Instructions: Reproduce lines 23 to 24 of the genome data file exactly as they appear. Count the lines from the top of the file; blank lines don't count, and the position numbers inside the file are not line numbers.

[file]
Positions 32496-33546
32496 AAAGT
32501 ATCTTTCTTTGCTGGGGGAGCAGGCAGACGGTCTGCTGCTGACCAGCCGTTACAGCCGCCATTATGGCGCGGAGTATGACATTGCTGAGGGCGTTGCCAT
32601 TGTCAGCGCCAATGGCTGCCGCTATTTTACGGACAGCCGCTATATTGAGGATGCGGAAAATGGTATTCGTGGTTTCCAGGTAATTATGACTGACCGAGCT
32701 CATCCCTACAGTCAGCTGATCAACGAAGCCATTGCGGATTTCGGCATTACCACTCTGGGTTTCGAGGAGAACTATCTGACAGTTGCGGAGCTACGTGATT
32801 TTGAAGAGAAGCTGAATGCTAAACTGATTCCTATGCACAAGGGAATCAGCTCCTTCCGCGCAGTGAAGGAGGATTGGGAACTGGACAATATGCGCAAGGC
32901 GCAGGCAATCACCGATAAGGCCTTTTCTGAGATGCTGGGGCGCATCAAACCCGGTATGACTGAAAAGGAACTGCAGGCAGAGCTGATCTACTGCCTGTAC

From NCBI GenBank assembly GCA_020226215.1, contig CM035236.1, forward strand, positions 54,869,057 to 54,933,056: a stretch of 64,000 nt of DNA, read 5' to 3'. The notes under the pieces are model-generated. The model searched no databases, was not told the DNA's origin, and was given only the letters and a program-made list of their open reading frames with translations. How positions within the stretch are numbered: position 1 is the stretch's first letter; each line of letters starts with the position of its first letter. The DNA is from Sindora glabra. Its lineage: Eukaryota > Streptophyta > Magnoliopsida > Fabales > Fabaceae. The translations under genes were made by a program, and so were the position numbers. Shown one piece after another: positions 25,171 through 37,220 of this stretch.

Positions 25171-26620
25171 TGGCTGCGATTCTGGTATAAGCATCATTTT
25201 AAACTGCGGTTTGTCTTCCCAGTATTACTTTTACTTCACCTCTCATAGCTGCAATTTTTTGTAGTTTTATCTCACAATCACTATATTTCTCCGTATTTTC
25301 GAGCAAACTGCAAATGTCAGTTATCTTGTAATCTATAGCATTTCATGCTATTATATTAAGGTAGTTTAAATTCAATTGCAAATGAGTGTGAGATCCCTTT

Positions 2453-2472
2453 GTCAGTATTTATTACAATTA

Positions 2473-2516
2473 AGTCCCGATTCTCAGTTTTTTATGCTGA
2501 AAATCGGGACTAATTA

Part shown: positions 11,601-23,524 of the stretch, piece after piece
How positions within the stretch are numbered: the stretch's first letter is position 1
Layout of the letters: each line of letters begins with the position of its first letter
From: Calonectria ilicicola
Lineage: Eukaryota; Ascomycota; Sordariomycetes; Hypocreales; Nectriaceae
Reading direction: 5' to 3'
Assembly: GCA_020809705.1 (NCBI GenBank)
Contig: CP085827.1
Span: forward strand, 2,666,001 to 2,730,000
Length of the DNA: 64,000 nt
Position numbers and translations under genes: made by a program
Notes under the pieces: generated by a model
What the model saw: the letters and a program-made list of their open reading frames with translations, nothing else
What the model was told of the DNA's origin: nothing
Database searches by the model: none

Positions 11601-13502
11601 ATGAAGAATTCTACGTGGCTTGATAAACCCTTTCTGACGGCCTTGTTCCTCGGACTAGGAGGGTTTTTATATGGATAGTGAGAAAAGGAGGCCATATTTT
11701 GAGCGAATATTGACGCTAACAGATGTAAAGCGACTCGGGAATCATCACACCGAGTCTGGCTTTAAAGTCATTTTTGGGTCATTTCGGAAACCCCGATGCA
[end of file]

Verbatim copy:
Reading direction: 5' to 3'
Assembly: GCA_020809705.1 (NCBI GenBank)